The Haverstraw Tunnel

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The Haverstraw Tunnel
Production
company
Release date
  • 1897 (1897)
Running time
1538 frames
Country United States
Language Silent

The Haverstraw Tunnel is an early black and white silent film released in 1897 by the American Mutoscope Company. It is considered to be one of the first examples of a phantom ride (along with Alexandre Promio's Leaving Jerusalem by Railway the same year) and features a train travelling along the West Shore Railroad in Rockland County, New York and then through the eponymous tunnel.[1]

Reception[edit]

The Haverstraw Tunnel became one of Mutoscope's most popular films.[2] A review of the film was published in a February 1, 898 Worcester, Massachusetts newspaper that mentioned:[3]

the famous Haverstraw tunnel picture makes the hit which has been usual with its presentation since the pictures were first put on, and the audiences leave the theater with a feeling that they have seen something unusually fine, which really is the case.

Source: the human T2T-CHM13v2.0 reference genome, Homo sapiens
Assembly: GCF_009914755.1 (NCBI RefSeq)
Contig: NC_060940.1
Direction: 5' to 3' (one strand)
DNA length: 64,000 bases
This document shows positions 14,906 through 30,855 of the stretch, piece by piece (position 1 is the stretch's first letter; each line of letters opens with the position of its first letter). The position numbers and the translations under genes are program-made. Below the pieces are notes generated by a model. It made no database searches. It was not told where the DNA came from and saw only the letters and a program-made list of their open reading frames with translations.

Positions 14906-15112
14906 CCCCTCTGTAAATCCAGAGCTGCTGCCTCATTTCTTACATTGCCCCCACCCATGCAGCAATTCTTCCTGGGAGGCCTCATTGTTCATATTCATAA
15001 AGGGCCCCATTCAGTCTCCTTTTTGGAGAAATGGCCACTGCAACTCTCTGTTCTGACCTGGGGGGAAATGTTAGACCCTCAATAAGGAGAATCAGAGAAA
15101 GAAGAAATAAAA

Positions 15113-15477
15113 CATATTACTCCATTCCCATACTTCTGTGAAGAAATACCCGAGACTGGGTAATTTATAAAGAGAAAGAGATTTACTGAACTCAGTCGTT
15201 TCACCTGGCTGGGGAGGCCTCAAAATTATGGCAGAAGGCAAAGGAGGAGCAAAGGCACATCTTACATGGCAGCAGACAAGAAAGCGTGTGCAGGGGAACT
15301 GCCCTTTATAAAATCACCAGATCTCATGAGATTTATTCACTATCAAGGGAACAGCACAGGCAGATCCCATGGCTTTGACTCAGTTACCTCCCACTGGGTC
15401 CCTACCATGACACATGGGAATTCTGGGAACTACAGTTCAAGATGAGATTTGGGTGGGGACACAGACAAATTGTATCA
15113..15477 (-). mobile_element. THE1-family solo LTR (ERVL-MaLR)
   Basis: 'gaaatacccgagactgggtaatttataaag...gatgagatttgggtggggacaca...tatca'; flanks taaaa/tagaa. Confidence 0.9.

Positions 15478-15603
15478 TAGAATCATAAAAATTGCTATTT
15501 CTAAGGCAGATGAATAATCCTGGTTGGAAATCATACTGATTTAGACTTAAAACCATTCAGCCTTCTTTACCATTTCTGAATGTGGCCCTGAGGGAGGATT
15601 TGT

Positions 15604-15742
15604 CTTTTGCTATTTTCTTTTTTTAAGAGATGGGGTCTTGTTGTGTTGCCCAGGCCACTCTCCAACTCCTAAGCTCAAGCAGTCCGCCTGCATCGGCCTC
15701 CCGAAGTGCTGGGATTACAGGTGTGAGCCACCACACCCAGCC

— film reviewer, Worcester Telegram[3]

A review appeared in the January 22, 1898 Tatler of St. Augustine, Florida and commented on the effect the film had upon audiences at the Hotel Alcazar at the time:[4]

When the last scene appeared, and the audience passed by beautiful scenery through Haverstraw tunnel and out again along the banks of the historic Hudson, their enthusiasm was boundless. While the audience was a good one, had the people of St. Augustine had the least idea of what the show would be, the great hall would have been crowded. We bespeak a full house tonight.

— film reviewer, The Tatler[4]

References[edit]

  1. ^ Brooke, Michael (18 May 2008). "Panorama From Top of a Moving Train". Georges Méliès: An in-depth look at the cinema’s first creative genius. Retrieved 29 August 2011. 
  2. ^ "Movie Timeline: 1890 - 1899". Retrieved 6 December 2011. 
  3. ^ a b Castonguay, James, ed. (1 February 1898). "Castonguay: Spanish-American War in U.S. Media Culture". Roy Rosenzweig Center for History and New Media of George Mason University, excerpted text originally published in the Worcester Telegram. Retrieved 6 December 2011. 
  4. ^ a b Wilson, Gil, ed. (22 January 1898). "The Tatler (as republished in The Casino - 1898: Alcazar Hotel)". Dr. Bronson's St. Augustine History Page. 

External links[edit]